If the forearm is part of the arm, then what’s the difference between your forearm and your arm?
As someone keen on having firm definitions in place, I pondered this question for years. And in this arm vs forearm guide, I’m going to explore the differences in anatomy, strength, and injury potential, as well as the differences in semantics.
But to give the short answer now: the arm refers to the upper arm (biceps and triceps) as well as the forearm. Comparatively, the forearm describes just the muscles of the lower arm from the elbows down to your hands.
Arm vs forearm: Anatomy differences
It’s important to have a decent grasp of basic upper body anatomy to understand the key points of this whole forearm vs arm debate. So let’s get into it.
The upper arm, which extends from your shoulder down to your elbow, consists of the biceps, triceps, and brachialis. However, most people simply refer to this part of the human arm as the arm (not the upper arm).
Being a more general term, however, the arm technically also encompasses the forearm since the forearm is, in fact, the term used to describe your lower arms.
Some people would also class the shoulder as part of the arm seen as many muscles originate there. Moreover, the shoulder, anatomically know as the glenohumeral joint, helps the arms to rotate.
Now for the forearms. Interestingly, many people (especially meatheads) erroneously believe that the forearm is just one big muscle. Others correctly state that the forearm isn’t just one huge lump of mass because it has top (extensors) and bottom (flexors) parts, which are known as the posterior compartment and the anterior compartment, respectively.
Arm vs forearm: Strength differences
Anyone with even a rudimentary knowledge of anatomy and physiology will tell you that the biceps and triceps have a larger surface area and are thus stronger than the forearm. However, as you’ve seen so far in my forearm vs upper arm discussion, things aren’t always quite as simple as the textbook would have you believe.
From a practical perspective, the forearms need to be strong with excellent endurance since we use them repeatedly in our everyday lives to hold our children, type on the computer, and shake protein In those weird bottles.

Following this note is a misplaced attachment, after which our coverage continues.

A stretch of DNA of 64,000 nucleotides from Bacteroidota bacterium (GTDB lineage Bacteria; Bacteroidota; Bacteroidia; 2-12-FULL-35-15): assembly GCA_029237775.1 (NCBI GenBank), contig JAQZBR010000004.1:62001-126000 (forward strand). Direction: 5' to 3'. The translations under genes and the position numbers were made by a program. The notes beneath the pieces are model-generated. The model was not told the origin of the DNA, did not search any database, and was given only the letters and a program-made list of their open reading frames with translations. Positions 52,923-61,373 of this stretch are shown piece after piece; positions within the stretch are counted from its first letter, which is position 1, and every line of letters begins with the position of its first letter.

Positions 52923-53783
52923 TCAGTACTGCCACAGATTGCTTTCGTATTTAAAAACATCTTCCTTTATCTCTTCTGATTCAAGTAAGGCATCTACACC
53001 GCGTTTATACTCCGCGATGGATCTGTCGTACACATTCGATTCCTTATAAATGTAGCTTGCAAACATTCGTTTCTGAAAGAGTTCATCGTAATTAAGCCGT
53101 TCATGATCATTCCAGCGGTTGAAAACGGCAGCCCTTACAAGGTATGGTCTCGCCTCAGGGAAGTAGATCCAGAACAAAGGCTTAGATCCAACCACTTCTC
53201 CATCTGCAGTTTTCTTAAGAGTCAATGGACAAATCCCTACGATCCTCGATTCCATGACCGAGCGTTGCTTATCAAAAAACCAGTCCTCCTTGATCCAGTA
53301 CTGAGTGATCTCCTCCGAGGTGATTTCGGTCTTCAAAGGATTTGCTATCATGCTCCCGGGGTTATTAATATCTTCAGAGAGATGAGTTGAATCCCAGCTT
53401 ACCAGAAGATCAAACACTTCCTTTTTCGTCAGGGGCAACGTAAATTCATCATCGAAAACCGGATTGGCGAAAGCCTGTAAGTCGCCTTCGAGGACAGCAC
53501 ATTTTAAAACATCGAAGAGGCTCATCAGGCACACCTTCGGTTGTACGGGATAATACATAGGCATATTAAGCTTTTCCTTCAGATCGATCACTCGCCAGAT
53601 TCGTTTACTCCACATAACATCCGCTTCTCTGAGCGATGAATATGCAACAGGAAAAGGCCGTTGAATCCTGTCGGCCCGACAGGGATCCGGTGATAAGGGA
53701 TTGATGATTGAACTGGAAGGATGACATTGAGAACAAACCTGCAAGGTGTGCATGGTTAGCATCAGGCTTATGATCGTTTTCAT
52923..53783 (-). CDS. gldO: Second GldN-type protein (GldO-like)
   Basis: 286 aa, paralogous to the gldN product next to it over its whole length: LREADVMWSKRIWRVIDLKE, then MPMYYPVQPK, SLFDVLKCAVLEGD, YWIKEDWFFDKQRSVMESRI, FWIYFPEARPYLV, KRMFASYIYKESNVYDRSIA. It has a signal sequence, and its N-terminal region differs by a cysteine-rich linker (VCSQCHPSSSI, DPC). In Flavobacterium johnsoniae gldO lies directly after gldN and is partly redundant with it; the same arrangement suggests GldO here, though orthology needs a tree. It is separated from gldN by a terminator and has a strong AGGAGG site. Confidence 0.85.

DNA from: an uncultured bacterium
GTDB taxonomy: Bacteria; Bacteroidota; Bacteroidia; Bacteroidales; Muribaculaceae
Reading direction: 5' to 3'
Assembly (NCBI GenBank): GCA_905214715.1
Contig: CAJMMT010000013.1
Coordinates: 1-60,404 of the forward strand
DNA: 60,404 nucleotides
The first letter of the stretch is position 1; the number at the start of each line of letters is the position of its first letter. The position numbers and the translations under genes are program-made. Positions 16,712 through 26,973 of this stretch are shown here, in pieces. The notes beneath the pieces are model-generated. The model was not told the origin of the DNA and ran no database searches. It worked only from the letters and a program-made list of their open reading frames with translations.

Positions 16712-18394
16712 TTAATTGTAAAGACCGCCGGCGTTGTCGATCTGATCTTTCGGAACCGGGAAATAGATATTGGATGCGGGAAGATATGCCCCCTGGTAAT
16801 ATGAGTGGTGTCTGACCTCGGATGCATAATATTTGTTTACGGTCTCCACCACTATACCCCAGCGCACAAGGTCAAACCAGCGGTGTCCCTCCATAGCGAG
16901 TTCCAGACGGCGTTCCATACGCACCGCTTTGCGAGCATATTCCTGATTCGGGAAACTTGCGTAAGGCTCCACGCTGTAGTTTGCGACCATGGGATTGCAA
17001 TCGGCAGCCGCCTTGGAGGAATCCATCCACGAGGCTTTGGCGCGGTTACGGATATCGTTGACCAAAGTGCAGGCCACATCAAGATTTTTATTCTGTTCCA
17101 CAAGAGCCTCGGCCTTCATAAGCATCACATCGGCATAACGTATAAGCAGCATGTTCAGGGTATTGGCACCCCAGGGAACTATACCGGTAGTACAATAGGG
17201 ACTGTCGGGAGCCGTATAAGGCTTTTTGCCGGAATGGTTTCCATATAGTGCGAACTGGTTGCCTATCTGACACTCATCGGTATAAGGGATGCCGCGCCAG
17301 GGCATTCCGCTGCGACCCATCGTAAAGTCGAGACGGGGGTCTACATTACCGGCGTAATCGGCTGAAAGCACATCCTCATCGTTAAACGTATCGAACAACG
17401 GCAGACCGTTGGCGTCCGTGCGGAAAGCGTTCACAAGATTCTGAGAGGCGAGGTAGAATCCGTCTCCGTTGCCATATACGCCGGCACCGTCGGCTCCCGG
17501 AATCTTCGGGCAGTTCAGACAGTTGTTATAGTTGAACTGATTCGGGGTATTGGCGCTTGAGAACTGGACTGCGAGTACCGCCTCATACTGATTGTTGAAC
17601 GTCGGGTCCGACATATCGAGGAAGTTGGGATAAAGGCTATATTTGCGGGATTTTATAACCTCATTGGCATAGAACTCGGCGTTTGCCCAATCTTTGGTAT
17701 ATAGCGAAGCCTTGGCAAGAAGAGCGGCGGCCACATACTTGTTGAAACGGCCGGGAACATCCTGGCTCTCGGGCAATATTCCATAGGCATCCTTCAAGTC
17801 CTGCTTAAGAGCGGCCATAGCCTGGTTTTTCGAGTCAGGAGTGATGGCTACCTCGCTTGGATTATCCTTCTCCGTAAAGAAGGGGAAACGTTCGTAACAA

Also, because bicep and tricep exercises typically have a much larger range of motion (ROM) than, say, wrist curls, some people are actually stronger on forearm exercises than they are on upper arm movements.
In this sense, training the forearms is like doing shrugs for your upper traps; the range of motion is small. And when you have a small ROM, you naturally have less time under tension which actually means that you can lift more weight.
Related post: opposite of forearm
Arm vs forearm: Injury potential
The ease of injury depends largely on your genetics, lifting technique, and exercise selection.
In my experience, however, the upper arms are much easier to injure than the forearms because the surrounding joints and tendons aren’t as adept at handling high training volumes.
For example, even if they use proper form, many people still experience elbow discomfort during triceps extensions.
But with a controlled forearm curl, it’s quite hard to hurt yourself unless you’re ego lifting or just have particularly weak wrists.
By far the biggest determinant of injury, though, is your training volume. Think about it for a second.
The more volume you do, the more time you’ll spend in the gym.
The more time that you spend lifting, the more likely an injury is to occur.
In other words, I’m more likely to get injured if I do 20 sets than if I just keep it chill with 5 sets. That’s just how probability works.
Forearm vs arm: Recap of the key differences
As we established, the arm describes all the muscles of your upper limbs, including your forearms, biceps, triceps, and brachialis. You can even include your shoulder in that description, as that’s where many of your arm muscles actually originate from.
As for the forearms, they’re very much a separate entity. They don’t include your upper arm muscles, and their territory extends from the elbow all the way down to your hands, which is where some of the finger flexors and extensors actually insert.
I hope that this upper arm vs forearm discussion was helpful. And hopefully, you can better understand how your body works.
- Seladi-Schulman, J. (2018, August 27). Arm. Healthline. https://www.healthline.com/human-body-maps/arm
- Forro, S. D., Munjal, A., & Lowe, J. B. (2020, August 10). Anatomy, Shoulder and Upper Limb, Arm Structure and Function. National Center for Biotechnology Information. https://www.ncbi.nlm.nih.gov/books/NBK507841/